Larry Abbot, speaker in the radio horror shows of Manhattan Mystery Theater wants to marry. For the marriage he takes his fiancée home to the castle where he grew up among his eccentric ... See full summary »
The complete innocent, Michael Jordon, is drawn into a web of secrecy and government secrets when a girl carrying a mysterious package gets into a taxi with him. When she is later murdered, Michael is the chief suspect and on the run.
In Dublin, a working class family has been unsuccessful in convincing their son to get a real job: the son prefers his job of scooping up horse's dung and selling it for flower gardens. An ... See full summary »
The priceless Blue Water sapphire is coveted by the heirs of Sir Hector Geste - his new wife, Flavia; his daughter, Isabel; and his adopted twin sons, heroic Beau and pathetic Digby. When ... See full summary »
George has been in a mental hospital for 3 years and is finally ready to go out into the real world again. Eddie Dash, a dedicated con-man, is supposed to keep him out of trouble, but when ... See full summary »
Sherlock Holmes' younger brother is annoyed that he has had to live in Sherlock's shadow for so long. When Sherlock goes to the continent, he sends a case to his brother who constantly tries with varying success, to imitate Sherlock's deductive and observational tricks. Written by
John Vogel <firstname.lastname@example.org>
The film's title and story set-up are an in-joke referring to Sherlock Holmes' older brother, Mycroft Holmes, who is introduced in Arthur Conan Doyle's story 'The Adventure of the Greek Interpreter' and described as Sherlock's intellectual superior. In Doyle's short story 'The Adventure of the Bruce-Partington Plans' Sherlock describes the British government's reliance on Mycroft's prodigious intellectual powers as follows: "You are right in thinking that he is under the British government. You would also be right in a sense if you said that occasionally he is the British government . . . Mycroft draws four hundred and fifty pounds a year, remains a subordinate, has no ambitions of any kind, will receive neither honour nor title, but remains the most indispensable man in the country." See more »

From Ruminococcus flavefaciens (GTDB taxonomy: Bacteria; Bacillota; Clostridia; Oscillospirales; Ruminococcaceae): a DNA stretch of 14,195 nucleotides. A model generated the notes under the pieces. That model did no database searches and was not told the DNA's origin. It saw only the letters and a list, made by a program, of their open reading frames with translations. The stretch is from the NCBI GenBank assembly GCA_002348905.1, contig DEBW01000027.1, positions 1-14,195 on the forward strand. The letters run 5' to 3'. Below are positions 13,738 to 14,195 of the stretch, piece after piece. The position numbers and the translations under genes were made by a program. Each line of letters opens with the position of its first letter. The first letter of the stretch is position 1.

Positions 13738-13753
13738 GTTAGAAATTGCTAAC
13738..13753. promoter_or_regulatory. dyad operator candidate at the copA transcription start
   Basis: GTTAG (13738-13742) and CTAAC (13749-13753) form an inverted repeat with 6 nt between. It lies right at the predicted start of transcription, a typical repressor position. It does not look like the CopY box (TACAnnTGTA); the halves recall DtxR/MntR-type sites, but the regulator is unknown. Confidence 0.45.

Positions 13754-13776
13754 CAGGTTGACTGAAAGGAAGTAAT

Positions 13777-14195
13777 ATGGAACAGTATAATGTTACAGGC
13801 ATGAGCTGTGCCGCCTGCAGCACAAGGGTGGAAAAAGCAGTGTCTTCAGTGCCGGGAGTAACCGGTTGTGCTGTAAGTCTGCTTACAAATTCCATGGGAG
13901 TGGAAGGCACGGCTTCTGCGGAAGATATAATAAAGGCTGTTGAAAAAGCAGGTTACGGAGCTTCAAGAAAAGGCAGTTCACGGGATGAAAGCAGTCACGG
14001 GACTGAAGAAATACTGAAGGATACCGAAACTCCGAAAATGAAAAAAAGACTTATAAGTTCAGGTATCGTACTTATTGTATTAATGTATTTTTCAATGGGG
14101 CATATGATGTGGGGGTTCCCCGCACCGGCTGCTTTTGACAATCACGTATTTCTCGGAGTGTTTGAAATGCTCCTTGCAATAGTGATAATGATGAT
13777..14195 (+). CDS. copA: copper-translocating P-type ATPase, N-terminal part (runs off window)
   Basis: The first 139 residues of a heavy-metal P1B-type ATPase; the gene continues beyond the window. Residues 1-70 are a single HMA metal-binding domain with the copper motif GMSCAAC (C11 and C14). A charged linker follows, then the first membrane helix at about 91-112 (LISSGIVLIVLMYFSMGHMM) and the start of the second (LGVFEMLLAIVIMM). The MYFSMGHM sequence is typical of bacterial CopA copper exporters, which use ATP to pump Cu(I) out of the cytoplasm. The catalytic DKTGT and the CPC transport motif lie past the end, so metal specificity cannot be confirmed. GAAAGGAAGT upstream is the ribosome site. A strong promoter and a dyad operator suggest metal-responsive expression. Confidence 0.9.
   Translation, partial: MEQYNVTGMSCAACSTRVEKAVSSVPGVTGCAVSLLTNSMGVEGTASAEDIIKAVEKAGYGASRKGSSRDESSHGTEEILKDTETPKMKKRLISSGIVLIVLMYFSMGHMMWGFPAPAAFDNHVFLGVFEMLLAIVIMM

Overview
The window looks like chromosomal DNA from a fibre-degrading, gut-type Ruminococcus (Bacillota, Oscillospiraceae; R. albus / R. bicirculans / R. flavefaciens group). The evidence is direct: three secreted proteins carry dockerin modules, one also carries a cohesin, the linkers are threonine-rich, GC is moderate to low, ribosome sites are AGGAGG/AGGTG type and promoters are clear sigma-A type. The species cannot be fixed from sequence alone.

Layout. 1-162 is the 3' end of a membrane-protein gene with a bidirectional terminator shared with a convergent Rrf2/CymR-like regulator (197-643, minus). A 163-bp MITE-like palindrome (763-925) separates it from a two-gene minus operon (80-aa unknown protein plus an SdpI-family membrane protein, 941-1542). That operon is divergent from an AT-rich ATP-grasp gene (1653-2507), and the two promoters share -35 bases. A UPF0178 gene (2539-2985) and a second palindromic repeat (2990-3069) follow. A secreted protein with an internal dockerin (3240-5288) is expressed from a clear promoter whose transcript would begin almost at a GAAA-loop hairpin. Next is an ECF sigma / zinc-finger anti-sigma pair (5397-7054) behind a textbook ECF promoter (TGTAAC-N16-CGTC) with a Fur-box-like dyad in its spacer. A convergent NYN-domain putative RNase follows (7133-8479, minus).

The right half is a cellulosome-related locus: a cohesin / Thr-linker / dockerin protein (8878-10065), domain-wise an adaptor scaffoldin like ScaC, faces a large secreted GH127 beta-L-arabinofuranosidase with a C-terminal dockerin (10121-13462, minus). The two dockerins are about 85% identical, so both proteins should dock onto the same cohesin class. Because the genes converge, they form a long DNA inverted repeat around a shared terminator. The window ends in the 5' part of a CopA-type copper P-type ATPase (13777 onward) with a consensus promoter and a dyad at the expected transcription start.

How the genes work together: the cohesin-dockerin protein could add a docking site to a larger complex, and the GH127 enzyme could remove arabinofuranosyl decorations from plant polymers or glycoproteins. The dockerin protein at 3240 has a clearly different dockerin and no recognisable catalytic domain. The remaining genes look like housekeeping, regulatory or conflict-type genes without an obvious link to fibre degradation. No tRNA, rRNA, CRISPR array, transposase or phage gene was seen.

After his "duel" with the fencing machine, Sigerson is seen putting his street clothes back on. He starts putting on his pants...then repeats the action in the next shot. See more »
The Foreign Secretary, Lord Redcliff!
[rehearsing what to say under his breath]
Your Majesty, being inside of your confidence is the greatest joy I've ever known. Ahem...
[handing him the document]
Lord Redcliff, the fate of England is now in your hands.
Your Confidence... being inside of Your Majesty is the greatest single joy I've ever known.
[realizing what he's said, he tosses the document away]
It's alright, Your Majesty! I've got it! I've got it. All's well that ends well!
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I really don't understand why this film isn't better-known. It's been a favorite of mine for years, and is very funny, if rather off-beat and quirky. Perhaps it's an acquired taste, and its nay-sayers haven't watched it enough; I don't know. It's full of some of the best comic talent ever to appear to the screen, and they do an admirable job. From the oddly reticent detective who has been forced to live in his brother's shadow, to the gorgeous music hall singer/compulsive liar, to the villain who must do something truly rotten every twenty minutes, the characters are very original and manage to surprise laughs out of audiences who never have any idea what to expect from them--a true rarity when put in the context of the modern comic film. Don't believe me, however; watch it yourself and form your own opinion.
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